25. E. coli O157:H7 Cases Associated with Brand A Prepackaged Lettuce by Date of lllness Onset 7 6 5 Case-control study implicated Brand A salad. Number of Cases 4 Case-control study initiated. 3 Initial cluster of 3 isolates among MN residents identified. 2 1 14 15 16 17 18 19 20 21 22 23 24 25 26 27 28 29 30 1 2 3 4 September October Date of Onset2005

  26. Minnesota Additional states E. coli O157:H7 Cases Associated with Brand A Prepackaged Lettuce (n=26) 7 6 OR 5 Number of Cases 4 3 WI 2 WI 1 14 15 16 17 18 19 20 21 22 23 24 25 26 27 28 29 30 1 2 3 4 September October Date of Onset2005

  27. Presentations of Outbreaks due to Commercially Distributed Food Items • Cases in community, no obvious common exposure • Retail food (grocery stores) • Cases occur among patrons of restaurant(s) • Cases clustered in institution(s) • Any combination of above three

  28. Two cases name Restaurant A Salmonella Saintpaul Patron Cases Associated with Restaurant A by Date of Isolate Receipt in MDH Laboratory, June 2008 7 6 5 Number of Cases 4 3 2 1 22 23 24 25 26 27 28 29 30 1 2 3 4 June Date of Isolate Receipt

  29. Restaurant A Outbreak June 30, 2008 • MDH and Ramsey County staff visited restaurant • Interviewed management and employees • Collected invoices for ingredients used in dishes consumed by cases • Requested credit card receipts from same time period • Obtained copies of menu

  30. Second case names Restaurant A Visit restaurant Initial case-control study/traceback results to CDC Salmonella Saintpaul Patron Cases Associated with Restaurant A by Date of Isolate Receipt in MDH Laboratory, June 2008 7 6 5 Number of Cases 4 3 2 1 22 23 24 25 26 27 28 29 30 1 2 3 4 June Date of Isolate Receipt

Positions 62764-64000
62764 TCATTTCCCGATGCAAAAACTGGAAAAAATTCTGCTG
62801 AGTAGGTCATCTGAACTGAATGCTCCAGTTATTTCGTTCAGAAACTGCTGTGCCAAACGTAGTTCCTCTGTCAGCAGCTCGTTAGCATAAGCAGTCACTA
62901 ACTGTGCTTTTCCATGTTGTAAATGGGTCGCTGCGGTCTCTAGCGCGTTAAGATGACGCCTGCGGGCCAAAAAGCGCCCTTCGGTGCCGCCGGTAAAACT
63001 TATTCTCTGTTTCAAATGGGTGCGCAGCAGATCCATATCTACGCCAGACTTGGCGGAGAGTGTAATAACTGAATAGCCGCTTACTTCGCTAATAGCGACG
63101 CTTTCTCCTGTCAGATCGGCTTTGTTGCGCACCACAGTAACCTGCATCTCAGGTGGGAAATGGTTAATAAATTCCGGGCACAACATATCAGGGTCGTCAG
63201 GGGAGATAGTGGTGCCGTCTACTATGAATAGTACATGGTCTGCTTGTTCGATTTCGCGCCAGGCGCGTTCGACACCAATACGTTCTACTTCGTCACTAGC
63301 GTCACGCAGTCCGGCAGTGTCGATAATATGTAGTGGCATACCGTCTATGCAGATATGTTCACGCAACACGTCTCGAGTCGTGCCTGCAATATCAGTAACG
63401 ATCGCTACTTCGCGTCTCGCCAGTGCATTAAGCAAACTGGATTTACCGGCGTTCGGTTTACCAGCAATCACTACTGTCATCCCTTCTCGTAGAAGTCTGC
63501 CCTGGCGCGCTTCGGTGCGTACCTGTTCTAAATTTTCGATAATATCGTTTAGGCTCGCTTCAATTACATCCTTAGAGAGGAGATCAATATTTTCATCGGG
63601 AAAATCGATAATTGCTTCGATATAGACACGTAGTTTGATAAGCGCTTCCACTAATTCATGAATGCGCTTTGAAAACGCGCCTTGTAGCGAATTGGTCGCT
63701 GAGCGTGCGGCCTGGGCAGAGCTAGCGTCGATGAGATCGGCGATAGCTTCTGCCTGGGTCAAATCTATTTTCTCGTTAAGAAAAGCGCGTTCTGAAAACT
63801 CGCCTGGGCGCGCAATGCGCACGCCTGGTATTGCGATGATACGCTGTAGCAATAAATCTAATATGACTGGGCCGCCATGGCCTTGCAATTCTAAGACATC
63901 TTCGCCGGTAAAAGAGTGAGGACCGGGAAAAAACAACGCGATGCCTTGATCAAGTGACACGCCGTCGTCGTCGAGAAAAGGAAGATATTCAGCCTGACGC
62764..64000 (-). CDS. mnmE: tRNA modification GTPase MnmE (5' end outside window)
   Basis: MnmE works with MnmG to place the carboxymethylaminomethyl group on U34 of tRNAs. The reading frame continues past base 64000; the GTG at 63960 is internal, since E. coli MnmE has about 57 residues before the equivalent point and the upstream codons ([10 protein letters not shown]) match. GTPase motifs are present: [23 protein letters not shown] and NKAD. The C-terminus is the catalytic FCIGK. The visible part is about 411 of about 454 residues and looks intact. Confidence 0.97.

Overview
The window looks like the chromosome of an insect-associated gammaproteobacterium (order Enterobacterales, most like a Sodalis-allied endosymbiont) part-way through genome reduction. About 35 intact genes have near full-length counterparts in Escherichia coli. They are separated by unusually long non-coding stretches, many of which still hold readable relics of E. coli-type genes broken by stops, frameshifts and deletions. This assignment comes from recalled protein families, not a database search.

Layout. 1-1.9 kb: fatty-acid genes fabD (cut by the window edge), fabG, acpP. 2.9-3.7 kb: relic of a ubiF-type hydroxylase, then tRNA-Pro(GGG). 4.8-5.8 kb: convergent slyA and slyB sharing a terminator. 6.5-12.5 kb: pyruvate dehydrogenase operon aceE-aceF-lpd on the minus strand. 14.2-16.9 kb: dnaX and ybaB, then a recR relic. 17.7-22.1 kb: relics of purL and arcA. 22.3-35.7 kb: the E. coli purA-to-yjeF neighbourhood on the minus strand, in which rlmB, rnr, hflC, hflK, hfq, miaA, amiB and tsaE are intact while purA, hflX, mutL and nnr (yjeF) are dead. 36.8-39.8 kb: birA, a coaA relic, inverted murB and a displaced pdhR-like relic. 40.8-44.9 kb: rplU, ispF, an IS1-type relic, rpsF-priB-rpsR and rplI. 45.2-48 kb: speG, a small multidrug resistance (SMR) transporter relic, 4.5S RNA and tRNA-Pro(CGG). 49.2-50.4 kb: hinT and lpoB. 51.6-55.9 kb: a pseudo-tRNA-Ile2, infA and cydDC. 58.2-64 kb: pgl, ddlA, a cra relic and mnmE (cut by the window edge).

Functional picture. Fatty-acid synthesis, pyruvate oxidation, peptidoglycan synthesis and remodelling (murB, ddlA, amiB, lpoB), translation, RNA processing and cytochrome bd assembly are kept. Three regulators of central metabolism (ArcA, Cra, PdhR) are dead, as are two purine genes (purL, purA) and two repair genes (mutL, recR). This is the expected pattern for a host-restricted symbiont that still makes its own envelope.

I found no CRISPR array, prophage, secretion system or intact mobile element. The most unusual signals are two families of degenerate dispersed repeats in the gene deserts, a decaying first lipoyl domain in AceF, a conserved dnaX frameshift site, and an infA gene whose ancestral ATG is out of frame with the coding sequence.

31. Univariate and Multivariate Results of Minnesota Case-Control study

  32. Presentations of Outbreaks due to Commercially Distributed Food Items • Cases in community, no obvious common exposure • Retail food (grocery stores) • Cases occur among patrons of restaurant(s) • Cases clustered in institution(s) • Any combination of above three

  33. December 3, 2008

  34. 1st 11 cases in MN Institutional link, Implication of PB

  35. S. Typhimurium Investigation, 2008-2009 November 17-24, 2008 MDH received 3 outbreak isolates Early December Leading hypothesis in national investigation was chicken Restaurant-associated outbreak in another state with three PFGE patterns Ultimately shown to be a “red herring”

  36. Minnesota S. Typhimurium Investigation December 10-19, 2008 MDH received 8 additional outbreak isolates All chicken for first 4 cases traced back - source did not converge with other state’s investigation or with each other First 8 interviewed cases reported eating peanut butter Suspicious, but not enough evidence to implicate one product, or even peanut butter overall, as the vehicle

  37. Minnesota S. Typhimurium Investigation December 22, 2008 • Medical director of LTCF (LTCF A) in northern MN reports confirmed Salmonella infections in 3 residents • Specimens from 2 other residents pending • All five cases confirmed with outbreak strain of S. Typhimurium • Outbreak cases identified in other institutions